As goals from Claudio Pizarro, Fin Bartels and Anthony Ujah sent the fans at the Weser Stadium wild, VfB Stuttgart's supporters knew their destiny was practically sealed.

A 6-2 win for the northern Germany side on that Monday night in early May 2016 saw the two teams exchange places, Stuttgart dropping into the bottom two and Bremen rising out of it. Two more defeats to conclude the season sealed the Swabians' fate, with their 41-year presence in the Bundesliga brought to an end.

Of the players who took to the field that night in Bremen just over a year ago, only three remain on the club's books: full-backs Matthias Zimmerman and Emiliano Insua, and midfielder Alexandru Maxim. Captain Christian Gentner and forward Daniel Ginczek were unavailable that night, but they too chose to stick with the club following relegation.

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Timo Baumgartl, Daniel Ginczek and Alexandru Maxim (l.-r.) have remained with Stuttgart since relegation.

All this means that the players who will lead Stuttgart's return to the Bundesliga in August will bear little resemblance to those who slipped through the trapdoor. Timo Werner, Filip Kostic, Lukas Rupp, Geoffroy Serey Die, Daniel Schwaab, Martin Harnik, Georg Niedermeier, Daniel Didavi, Przemyslaw Tyton and Federico Barba all jumped ship following relegation as a rebuilding exercise took place.

The 11 players Hannes Wolf names in Stuttgart's first team selection of 2017/18 will be indicative of a slate wiped clean; a new beginning.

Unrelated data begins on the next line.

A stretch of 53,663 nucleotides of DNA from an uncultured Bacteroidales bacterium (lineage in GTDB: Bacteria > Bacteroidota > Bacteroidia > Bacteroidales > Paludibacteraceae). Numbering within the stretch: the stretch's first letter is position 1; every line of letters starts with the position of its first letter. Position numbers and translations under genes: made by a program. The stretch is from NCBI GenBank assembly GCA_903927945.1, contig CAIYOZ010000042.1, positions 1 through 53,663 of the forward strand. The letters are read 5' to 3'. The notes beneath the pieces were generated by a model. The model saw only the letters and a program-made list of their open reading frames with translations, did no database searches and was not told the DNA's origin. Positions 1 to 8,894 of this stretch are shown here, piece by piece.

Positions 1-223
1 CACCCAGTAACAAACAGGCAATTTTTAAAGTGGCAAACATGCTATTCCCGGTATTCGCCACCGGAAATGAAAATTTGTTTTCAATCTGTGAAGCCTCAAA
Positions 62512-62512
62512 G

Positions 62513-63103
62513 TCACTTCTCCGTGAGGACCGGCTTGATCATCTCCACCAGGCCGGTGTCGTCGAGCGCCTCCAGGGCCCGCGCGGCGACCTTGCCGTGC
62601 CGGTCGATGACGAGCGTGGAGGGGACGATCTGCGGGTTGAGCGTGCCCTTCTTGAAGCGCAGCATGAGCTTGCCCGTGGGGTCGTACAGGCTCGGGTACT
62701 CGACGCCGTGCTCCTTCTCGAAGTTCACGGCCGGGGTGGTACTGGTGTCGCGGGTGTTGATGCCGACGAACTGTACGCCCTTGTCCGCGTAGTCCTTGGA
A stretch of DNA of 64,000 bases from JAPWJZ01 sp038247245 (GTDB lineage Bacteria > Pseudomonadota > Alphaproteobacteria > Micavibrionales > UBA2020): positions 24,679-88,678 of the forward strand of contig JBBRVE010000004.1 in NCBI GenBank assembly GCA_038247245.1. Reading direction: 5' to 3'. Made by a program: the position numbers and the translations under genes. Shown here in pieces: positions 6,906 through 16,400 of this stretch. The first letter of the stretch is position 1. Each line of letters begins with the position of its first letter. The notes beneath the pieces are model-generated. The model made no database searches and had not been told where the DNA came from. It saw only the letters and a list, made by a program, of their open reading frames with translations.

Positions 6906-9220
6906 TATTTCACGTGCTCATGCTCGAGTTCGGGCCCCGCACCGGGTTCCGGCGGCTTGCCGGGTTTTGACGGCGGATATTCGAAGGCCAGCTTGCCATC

"You could see that our problems had penetrated right through to the soul," said sporting director Jan Schindelmeiser, who took the unusual step of replacing Jos Luhukay with Wolf just five games into last season. "It was about whether we were to take this club's DNA seriously or not."

That DNA is about showing faith in their own academy and believing in young, talented players. With two-time youth championship winner Wolf, who arrived from Borussia Dortmund, the chemistry was right for the kind of reaction the club needed, and it is with the same philosophy that the 2007 Bundesliga champions will return to German football's top table a decade on from that title-winning success.

Twenty-one-year-old Timo Baumgartl is now the pillar of the defence, not his ten-year senior Niedermeier. Twenty-five-year-old Zimmermann has emerged as a man for all occasions in defence and midfield, while 18-year-old Croatian forward Josip Brekalo and 21-year-old French full-back Benjamin Pavard are regulars, and his compatriot Jerome Onguene is set to earn his stripes in German football this season.

After scoring 25 in Bundesliga 2, Simon Terodde is keen to make his mark in the Bundesliga next season.

Up front, they can rely on last season's Bundesliga 2 top scorer Simon Terodde, who has committed his future to the club after scoring 25 goals last term. "Terodde is Stuttgart's life assurance policy," said Dieter Hoeneß, who was part of the Stuttgart side last promoted to the Bundesliga four decades ago. Back then, the Baden-Württemberg side hit the ground running in the top flight, finishing their first season in fourth.

Read: Terodde the key to Stuttgart's hopes

"One reason for our success back then was that we stuck together as a team and none of the key players left," added Hoeneß. With Terodde staying and much of Wolf's squad confirmed for the coming campaign, there is enough to suggest history could repeat itself at the Mercedes-Benz Arena next season.

Watch: Stuttgart's top ten goals from 2016/17

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